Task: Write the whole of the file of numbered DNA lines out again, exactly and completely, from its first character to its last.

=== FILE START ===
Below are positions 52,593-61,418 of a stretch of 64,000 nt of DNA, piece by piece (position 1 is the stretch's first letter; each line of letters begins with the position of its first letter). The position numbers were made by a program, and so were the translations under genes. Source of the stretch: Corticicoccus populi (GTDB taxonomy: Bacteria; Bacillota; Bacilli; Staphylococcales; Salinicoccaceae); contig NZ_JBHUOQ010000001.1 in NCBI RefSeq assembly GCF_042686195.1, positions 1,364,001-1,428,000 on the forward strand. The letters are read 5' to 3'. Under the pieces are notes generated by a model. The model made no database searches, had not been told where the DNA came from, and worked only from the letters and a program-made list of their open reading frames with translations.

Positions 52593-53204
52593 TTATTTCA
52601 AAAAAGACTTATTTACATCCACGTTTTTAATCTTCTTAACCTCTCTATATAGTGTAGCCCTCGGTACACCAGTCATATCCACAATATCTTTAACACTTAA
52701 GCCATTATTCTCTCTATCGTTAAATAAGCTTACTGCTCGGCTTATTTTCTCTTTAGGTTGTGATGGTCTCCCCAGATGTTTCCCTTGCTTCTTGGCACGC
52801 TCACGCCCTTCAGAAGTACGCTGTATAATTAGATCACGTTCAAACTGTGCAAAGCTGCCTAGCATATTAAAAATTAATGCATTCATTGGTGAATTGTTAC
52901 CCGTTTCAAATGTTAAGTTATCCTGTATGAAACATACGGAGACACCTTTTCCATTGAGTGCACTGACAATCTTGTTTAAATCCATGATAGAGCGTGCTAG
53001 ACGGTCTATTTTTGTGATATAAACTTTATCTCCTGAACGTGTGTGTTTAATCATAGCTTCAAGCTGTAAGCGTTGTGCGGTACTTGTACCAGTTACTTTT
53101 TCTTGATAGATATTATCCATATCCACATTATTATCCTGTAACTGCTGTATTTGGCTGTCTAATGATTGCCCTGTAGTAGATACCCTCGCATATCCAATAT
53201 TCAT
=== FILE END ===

Below are positions 52,593-61,418 of a stretch of 64,000 nt of DNA, piece by piece (position 1 is the stretch's first letter; each line of letters begins with the position of its first letter). The position numbers were made by a program, and so were the translations under genes. Source of the stretch: Corticicoccus populi (GTDB taxonomy: Bacteria; Bacillota; Bacilli; Staphylococcales; Salinicoccaceae); contig NZ_JBHUOQ010000001.1 in NCBI RefSeq assembly GCF_042686195.1, positions 1,364,001-1,428,000 on the forward strand. The letters are read 5' to 3'. Under the pieces are notes generated by a model. The model made no database searches, had not been told where the DNA came from, and worked only from the letters and a program-made list of their open reading frames with translations.

Positions 52593-53204
52593 TTATTTCA
52601 AAAAAGACTTATTTACATCCACGTTTTTAATCTTCTTAACCTCTCTATATAGTGTAGCCCTCGGTACACCAGTCATATCCACAATATCTTTAACACTTAA
52701 GCCATTATTCTCTCTATCGTTAAATAAGCTTACTGCTCGGCTTATTTTCTCTTTAGGTTGTGATGGTCTCCCCAGATGTTTCCCTTGCTTCTTGGCACGC
52801 TCACGCCCTTCAGAAGTACGCTGTATAATTAGATCACGTTCAAACTGTGCAAAGCTGCCTAGCATATTAAAAATTAATGCATTCATTGGTGAATTGTTAC
52901 CCGTTTCAAATGTTAAGTTATCCTGTATGAAACATACGGAGACACCTTTTCCATTGAGTGCACTGACAATCTTGTTTAAATCCATGATAGAGCGTGCTAG
53001 ACGGTCTATTTTTGTGATATAAACTTTATCTCCTGAACGTGTGTGTTTAATCATAGCTTCAAGCTGTAAGCGTTGTGCGGTACTTGTACCAGTTACTTTT
53101 TCTTGATAGATATTATCCATATCCACATTATTATCCTGTAACTGCTGTATTTGGCTGTCTAATGATTGCCCTGTAGTAGATACCCTCGCATATCCAATAT
53201 TCAT